Dän K’e (Our Ways)

Dághāłan (Family)

Family is at the heart of our culture and way of life. In kwädāy (traditional) times, families worked together to provide for themselves with everyone contributing.

Łat’adinch’e (Connections)

In kwädāy (olden days), there were no firm boundary lines between the Champagne and Aishihik Dän and our neighbours. We had strong connections, through marriage and trade, with people living nearby, including Burwash Landing and Northway to the northwest; Carmacks and Fort Selkirk to the north; Whitehorse, Carcross and Tagish to the east; and Klukwan, Haines, Dry Bay and Yakutat to the south.

Our Ways - Dick Migami Klukshu fish, processing

Our Ways – Dick Migami Klukshu fish, processing

 Clan System

CAFN has two clans: Käjèt (Crow) and Agunda (Wolf). The clan system is central to who we are as a people, and clan provides an important sense of identity. Clan symbols are often used on regalia worn on special occasions.  A person’s clan is inherited from their mother.

Dän Yizhì (Traditional Names)

Many CAFN families continue to pass on dän yizhì (traditional names). These names are specific to each clan and are given at birth or at Potlatches.

Nàkwät’à (the Potlatch)

Potlatches are important community events. They are held to honour a person and to celebrate events or achievements. The Funeral Potlatch honours an individual who has passed on and provides support to those grieving the loss of their loved one. The Memorial or Headstone Potlatch, held at least a year after the death, marks the end of the period of grieving. Potlatches are always hosted by one of the two clans and include a feast.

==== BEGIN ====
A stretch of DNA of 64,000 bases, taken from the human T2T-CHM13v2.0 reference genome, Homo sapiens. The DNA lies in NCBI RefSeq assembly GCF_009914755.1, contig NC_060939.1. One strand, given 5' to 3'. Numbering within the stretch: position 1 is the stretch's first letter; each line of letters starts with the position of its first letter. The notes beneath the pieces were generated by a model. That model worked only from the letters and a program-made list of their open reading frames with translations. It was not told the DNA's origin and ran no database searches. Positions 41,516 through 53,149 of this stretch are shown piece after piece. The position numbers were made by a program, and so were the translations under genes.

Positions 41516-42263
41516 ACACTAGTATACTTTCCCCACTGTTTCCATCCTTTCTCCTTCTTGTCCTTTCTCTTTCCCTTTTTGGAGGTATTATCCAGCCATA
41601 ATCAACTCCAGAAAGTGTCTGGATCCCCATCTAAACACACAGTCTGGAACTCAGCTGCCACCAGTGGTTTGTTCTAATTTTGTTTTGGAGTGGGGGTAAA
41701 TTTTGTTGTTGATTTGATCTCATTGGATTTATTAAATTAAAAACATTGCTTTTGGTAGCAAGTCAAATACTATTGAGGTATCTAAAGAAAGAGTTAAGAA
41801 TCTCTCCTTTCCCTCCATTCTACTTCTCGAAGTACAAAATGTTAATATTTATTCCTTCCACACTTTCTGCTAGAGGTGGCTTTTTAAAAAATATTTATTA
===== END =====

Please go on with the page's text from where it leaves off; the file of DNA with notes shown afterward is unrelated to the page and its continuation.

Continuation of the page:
Dá Kwanje (Our Languages)

Dän means person or being in the Southern Tutchone language. It also refers to us as a people. Dän k’e, known as Southern Tutchone, is the language of our ancestors. It belongs to the Athapaskan language family, which is centred mainly in northwestern North America.

Southeast Alaska is the homeland of the Tlingit language. In the 18th and 19th centuries, Tlingit was the language of trade and many Dän spoke it as a second language. Others grew up speaking Tlingit. Many landscape features in our Traditional Territory have both Dän k’e and Tlingit places names or names that originate from these languages. Today our children are being taught Dän k’e in school.